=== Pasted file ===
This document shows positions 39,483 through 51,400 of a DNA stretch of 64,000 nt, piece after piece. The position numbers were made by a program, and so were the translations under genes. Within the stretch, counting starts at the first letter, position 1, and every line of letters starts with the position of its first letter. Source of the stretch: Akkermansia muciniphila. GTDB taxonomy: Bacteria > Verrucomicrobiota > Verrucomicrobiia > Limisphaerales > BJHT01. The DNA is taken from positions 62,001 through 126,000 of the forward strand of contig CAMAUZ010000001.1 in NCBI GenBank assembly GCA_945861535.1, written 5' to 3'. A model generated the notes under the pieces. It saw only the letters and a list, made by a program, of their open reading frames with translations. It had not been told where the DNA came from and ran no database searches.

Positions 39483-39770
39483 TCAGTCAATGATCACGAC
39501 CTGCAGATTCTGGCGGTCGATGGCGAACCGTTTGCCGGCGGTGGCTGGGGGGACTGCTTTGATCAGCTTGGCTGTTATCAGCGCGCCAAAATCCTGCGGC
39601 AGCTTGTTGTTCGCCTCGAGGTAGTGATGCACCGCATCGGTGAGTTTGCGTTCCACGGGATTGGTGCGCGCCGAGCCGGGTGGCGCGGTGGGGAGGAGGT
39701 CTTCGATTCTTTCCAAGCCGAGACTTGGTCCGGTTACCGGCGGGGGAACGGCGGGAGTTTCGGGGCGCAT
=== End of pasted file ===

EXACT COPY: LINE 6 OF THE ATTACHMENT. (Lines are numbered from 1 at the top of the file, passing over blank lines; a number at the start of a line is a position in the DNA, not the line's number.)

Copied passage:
39701 CTTCGATTCTTTCCAAGCCGAGACTTGGTCCGGTTACCGGCGGGGGAACGGCGGGAGTTTCGGGGCGCAT